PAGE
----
Languages from the World of the Bible
by Holger Gzella
Publisher: De Gruyter Open 2011
Number of pages: 258
The alphabetic script is part of the lasting heritage of the ancient Near East. It unites a number of newly-emerging civilizations in ancient Syria-Palestine, which together constitute the immediate background of the Hebrew Bible. Transformed by the impact of Hellenism, they also shaped the social-historical and cultural setting of the New Testament. This work presents fresh and concise yet thorough overviews of the relevant languages and their interaction.
Home page url
Download or read it online for free here:
(multiple PDF files)
by Kyle Johnson - University of Massachusetts
These are the always evolving notes from an introductory course on syntactic theory taught at the University of Massachusetts at Amherst. Its target audience is first-year graduate students, but no background exposure to syntax is presupposed.
by Zellig S. Harris - University Of Chicago Press
This set of structural methods for descriptive linguistics is intended both for students of linguistics and for persons who may be interested in linguistics. The techniques are given here in some detail, without employing the terminology of logic.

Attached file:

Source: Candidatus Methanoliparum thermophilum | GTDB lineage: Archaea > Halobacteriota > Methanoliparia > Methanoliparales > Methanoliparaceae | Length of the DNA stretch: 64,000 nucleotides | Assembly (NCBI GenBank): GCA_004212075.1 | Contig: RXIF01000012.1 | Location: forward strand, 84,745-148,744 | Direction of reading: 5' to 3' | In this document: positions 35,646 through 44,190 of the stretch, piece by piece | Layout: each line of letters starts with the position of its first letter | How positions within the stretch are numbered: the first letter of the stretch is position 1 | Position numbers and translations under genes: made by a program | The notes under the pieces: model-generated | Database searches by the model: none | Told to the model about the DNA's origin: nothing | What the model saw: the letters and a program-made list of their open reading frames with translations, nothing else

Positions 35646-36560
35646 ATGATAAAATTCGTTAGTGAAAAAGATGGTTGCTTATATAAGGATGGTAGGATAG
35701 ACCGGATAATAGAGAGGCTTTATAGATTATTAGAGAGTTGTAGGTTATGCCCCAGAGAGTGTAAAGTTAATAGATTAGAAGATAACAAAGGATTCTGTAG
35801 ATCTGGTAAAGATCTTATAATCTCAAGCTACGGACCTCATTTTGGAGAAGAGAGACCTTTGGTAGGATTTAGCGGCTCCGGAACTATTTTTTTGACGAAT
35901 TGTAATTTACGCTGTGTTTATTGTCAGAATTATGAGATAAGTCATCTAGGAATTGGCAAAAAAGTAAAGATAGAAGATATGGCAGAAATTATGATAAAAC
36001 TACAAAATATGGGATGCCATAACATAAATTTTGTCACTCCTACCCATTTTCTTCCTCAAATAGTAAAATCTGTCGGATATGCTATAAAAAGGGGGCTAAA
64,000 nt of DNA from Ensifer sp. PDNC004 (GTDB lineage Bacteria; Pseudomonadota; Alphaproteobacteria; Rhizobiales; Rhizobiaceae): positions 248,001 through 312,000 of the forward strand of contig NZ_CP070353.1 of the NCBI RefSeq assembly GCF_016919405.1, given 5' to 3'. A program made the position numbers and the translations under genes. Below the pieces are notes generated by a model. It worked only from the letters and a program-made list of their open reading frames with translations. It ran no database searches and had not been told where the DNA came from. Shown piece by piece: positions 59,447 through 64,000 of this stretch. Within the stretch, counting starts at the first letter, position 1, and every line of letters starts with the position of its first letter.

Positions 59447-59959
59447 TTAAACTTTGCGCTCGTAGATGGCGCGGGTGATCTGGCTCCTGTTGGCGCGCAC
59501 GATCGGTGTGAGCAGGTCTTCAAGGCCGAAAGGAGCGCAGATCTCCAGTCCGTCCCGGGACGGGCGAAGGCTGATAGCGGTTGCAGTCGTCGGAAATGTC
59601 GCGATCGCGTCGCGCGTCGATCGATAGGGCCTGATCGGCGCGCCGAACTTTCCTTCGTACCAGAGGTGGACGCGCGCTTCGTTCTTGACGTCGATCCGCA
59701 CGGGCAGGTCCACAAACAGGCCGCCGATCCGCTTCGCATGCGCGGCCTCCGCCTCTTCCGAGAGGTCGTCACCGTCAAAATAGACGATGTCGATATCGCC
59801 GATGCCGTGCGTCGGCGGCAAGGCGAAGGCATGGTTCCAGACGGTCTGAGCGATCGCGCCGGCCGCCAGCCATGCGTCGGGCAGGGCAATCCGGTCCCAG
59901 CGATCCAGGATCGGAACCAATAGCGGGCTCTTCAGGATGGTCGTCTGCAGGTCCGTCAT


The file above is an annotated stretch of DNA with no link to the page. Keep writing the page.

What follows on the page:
by Ariel Rubinstein - Cambridge University Press
Five essays investigating both the economics of language and the language of economics. The author touches on the structure of binary relations in daily language, the evolutionary development of the meaning of words, and more.
by Francis Grose - Project Gutenberg
You don't need to be a philologist or an etymologist to become engrossed in this book on the vulgar tongue, popular language and not crude or coarse talk. It contains the fashionable words and favorite expressions of those olden days.